"Terry believes we have to do everything we can to keep our children safe while they return to schools in-person this fall, and he believes everyone should follow CDC guidelines in wearing masks and getting vaccinated. He knows the only way we're going to end this pandemic and keep our economy strong is by getting every eligible Virginian vaccinated as quickly as possible. While Glenn Youngkin is taking leadership cues from Ron DeSantis' disastrous handling of the pandemic in Florida and even opposed funding for vaccine distribution, Terry is strongly encouraging every eligible Virginian to get the COVID-19 vaccine and has required his campaign staff do so.”
Republican gubernatorial candidate Glenn Youngkin:
"With today's student mask mandate announcement, Ralph Northam, Terry McAuliffe and Richmond liberals have made clear that they will stop at nothing to impose their will and take away parents' ability to decide what's best for our kids. Make no mistake about it, this mask mandate is the first step towards returning to a full shutdown of our economy.
"We must respect parents’ right to decide what is best for their own children. If parents, teachers, and children want to wear a mask, they absolutely should do that, but there should not be a statewide school mask mandate.
"In addition to his opposition to statewide school mask mandates, Youngkin has repeatedly expressed his objection to vaccine passports and vaccine mandates. Youngkin has chosen to get the vaccine and believes that Virginians have the right to decide for themselves whether or not to get vaccinated based on their person circumstances."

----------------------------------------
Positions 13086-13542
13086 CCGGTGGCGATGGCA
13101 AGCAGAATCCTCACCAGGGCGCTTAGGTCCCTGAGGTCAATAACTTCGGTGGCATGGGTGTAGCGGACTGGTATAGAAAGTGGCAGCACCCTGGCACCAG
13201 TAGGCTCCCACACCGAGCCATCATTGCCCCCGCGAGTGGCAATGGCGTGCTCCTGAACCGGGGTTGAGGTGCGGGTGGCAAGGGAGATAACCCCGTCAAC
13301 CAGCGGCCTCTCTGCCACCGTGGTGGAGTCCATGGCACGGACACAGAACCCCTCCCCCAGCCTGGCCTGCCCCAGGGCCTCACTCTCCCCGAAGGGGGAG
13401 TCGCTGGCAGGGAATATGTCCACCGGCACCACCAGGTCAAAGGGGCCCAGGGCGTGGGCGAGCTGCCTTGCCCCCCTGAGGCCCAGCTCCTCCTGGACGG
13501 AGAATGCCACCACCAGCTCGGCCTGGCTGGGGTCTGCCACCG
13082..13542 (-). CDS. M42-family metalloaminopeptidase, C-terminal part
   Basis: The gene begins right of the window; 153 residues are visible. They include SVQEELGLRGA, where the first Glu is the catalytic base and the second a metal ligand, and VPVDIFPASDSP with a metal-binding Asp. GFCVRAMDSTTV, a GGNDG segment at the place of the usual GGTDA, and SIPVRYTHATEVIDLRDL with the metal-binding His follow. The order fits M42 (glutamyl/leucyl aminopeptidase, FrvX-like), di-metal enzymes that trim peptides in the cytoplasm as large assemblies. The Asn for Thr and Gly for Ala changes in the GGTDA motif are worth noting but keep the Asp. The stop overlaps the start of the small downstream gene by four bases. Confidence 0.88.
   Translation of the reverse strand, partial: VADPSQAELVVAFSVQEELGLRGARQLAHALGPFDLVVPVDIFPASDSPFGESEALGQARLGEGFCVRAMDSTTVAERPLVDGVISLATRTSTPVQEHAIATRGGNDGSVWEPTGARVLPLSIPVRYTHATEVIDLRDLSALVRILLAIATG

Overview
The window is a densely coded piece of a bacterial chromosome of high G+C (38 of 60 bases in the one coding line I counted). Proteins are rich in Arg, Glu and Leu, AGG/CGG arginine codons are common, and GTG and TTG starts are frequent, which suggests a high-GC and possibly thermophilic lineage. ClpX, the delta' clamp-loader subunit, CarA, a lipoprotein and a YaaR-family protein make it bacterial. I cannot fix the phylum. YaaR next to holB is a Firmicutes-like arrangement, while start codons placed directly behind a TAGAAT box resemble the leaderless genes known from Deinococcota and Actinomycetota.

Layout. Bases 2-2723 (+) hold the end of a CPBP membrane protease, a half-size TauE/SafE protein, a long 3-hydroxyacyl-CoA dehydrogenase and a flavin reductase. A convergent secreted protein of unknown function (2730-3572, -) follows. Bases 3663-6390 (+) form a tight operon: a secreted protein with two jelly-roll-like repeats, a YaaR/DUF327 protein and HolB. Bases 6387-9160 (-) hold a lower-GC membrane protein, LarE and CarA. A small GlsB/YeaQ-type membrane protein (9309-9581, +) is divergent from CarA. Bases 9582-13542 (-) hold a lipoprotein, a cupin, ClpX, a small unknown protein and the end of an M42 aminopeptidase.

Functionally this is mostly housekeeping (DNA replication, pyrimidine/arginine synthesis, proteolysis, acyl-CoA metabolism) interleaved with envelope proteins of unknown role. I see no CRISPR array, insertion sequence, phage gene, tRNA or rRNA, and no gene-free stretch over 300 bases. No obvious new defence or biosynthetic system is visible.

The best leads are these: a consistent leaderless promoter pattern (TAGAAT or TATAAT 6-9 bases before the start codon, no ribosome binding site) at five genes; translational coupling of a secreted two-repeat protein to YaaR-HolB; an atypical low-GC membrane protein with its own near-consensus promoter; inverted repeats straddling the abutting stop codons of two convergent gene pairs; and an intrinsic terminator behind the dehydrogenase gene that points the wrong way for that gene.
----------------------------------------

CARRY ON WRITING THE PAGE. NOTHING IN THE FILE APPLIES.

Hanover County NAACP President Pat Hunter-Jordan:
"The Hanover NAACP is pleased with the action of Governor Northam's decision. We regret that our locally appointed school board would not take into consideration the health and safety of all of our students...
"We call on our Board of Supervisors to make better, more knowledgeable appointments to our school board. We require future appointments of people who are informed about the educational and health needs of our students.
"Our students need the support of people who believe in science and education."